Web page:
Is January “Divorce Month”?

A recent article in MarketWatch highlighted the fact that the number of divorces filed surges in January.  Why is “Happy New Year” followed by “I’m outta here” by so many couples?

January falls conveniently on the calendar after the Thanksgiving-Hanukah-Christmas holiday season and before Valentine’s Day, and the New Year itself is associated with resolutions and change.

Couples, particularly with children, resist filing for divorce right after the school year has started and with so many “family” holidays set for the end of the year.  Delaying divorce allows the couple to allow the children and the relatives one last unified experience at togetherness, even if just for show.

Often, during this time of visiting each other’s relatives, spouses only rediscover their motivation for wanting a divorce.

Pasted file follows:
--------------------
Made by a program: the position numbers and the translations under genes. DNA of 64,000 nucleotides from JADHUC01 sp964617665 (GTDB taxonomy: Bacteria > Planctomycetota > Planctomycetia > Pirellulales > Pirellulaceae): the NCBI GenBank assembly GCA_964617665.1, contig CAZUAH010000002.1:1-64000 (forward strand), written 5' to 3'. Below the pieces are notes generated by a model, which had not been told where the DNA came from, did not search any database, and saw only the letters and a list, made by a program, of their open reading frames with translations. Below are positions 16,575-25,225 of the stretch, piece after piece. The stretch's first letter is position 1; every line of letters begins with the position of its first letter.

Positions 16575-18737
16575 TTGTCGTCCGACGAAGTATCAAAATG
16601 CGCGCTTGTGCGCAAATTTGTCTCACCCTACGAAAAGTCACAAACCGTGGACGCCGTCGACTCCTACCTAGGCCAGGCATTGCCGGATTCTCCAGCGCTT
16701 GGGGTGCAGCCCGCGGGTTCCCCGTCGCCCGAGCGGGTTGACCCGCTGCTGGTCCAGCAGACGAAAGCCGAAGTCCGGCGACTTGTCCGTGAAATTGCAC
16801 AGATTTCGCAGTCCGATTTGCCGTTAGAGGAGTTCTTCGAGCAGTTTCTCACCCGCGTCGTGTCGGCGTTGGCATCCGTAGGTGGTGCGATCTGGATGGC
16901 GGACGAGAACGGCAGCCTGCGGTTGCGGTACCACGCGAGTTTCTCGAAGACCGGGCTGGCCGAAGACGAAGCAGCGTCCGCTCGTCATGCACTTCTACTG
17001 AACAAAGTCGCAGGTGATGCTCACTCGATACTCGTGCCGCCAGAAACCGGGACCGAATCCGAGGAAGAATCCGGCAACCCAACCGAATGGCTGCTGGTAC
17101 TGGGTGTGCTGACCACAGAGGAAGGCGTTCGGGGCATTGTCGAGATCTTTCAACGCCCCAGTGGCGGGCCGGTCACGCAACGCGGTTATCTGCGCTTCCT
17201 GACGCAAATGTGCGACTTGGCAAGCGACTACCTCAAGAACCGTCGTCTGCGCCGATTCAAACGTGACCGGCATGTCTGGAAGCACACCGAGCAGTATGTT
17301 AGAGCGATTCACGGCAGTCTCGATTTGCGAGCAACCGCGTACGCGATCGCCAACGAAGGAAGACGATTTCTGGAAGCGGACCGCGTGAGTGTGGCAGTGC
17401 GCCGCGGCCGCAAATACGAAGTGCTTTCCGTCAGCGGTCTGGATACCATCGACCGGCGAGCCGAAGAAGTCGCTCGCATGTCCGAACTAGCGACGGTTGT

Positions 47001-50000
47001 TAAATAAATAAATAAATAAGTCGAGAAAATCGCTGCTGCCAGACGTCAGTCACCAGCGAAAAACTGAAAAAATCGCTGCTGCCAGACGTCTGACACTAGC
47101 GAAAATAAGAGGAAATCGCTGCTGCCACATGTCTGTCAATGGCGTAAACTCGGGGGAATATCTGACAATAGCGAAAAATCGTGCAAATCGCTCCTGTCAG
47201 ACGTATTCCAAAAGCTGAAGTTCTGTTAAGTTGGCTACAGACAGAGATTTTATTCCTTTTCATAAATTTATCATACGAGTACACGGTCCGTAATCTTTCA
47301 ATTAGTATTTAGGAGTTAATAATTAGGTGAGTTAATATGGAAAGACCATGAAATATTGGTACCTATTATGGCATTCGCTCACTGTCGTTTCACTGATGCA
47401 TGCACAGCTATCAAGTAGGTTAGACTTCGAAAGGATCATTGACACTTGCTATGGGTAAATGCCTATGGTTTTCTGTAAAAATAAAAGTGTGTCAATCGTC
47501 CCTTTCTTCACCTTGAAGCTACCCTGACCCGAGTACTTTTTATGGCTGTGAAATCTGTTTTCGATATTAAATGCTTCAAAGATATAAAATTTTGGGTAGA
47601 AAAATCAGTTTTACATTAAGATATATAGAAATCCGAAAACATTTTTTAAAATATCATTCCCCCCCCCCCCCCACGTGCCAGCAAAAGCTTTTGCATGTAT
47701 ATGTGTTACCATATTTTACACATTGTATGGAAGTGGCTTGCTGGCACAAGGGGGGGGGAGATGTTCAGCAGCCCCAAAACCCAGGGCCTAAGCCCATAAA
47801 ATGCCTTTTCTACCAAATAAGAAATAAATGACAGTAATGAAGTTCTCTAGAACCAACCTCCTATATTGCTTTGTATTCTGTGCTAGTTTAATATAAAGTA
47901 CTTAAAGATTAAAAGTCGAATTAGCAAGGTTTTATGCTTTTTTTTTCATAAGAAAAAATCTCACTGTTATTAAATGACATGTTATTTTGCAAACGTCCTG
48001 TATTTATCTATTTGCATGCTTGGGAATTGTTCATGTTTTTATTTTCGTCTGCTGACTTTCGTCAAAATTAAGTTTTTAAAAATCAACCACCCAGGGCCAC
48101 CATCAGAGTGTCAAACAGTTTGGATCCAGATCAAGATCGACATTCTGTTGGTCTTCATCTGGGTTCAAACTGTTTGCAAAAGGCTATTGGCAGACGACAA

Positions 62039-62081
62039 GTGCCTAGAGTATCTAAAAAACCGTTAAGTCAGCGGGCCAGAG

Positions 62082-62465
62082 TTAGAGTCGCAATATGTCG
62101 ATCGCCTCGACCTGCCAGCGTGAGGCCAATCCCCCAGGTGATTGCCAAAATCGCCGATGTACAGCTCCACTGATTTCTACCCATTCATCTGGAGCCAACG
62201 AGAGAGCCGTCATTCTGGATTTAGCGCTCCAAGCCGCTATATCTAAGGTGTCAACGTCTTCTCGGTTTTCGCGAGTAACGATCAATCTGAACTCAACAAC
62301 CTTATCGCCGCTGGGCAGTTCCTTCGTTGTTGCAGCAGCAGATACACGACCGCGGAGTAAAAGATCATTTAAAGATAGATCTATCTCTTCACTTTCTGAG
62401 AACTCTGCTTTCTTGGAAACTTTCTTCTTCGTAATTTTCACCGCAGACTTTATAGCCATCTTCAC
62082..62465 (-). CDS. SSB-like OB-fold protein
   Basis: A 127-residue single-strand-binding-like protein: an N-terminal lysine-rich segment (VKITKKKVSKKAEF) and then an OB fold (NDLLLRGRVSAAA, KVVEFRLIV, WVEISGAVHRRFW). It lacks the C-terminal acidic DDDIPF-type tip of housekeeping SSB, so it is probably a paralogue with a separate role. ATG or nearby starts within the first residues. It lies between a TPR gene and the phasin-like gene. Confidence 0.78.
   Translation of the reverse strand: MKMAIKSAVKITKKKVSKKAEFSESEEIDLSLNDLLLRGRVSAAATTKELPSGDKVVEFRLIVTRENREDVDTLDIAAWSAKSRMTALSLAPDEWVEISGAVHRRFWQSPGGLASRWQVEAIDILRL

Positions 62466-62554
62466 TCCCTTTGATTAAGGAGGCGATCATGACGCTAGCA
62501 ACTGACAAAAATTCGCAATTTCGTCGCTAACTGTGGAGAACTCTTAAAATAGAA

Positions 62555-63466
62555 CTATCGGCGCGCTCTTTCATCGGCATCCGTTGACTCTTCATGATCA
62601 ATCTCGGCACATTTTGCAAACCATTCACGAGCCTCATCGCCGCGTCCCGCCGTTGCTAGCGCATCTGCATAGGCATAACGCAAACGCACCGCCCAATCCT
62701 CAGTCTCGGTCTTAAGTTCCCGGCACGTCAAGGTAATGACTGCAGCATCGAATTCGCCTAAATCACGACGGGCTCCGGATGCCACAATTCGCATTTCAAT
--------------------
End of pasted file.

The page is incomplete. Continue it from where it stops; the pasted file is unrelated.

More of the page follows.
But just because November and December seem like bad times to file for divorce, why rush out in January?

Just as people do not like to be alone during the winter holidays, people do not like to be alone during Valentine’s Day, and if one is going to have a chance at finding a new partner for Valentine’s Day, one needs to first file for divorce.  The MarketWatch article also notes that enrollment for online dating websites surges in January too – hardly a coincidence because of the nature of the calendar.

For couples with children, filing for divorce in January makes practical sense – the children will not change schools in the middle of the year and hopefully in six months the couple can decide where the children will go to school the following academic year.

January also has some economic significance as the end of the fiscal year.  For couples wanting a fresh start, filing for divorce at the beginning of a new year makes taxes a bit easier, as one fiscal year was married filing jointly and the next fiscal year will be…something different.

It really is fascinating how the structure of our yearly calendar influences when couples choose to divorce – relationships do not end in a heated moment, but rather reach an end after a series of happenings, so timing can be more a matter of choice.

If you have questions about divorce, contact us – we can help.

See more from Jonathan Marks about “Divorce Month” on Fox2Now.

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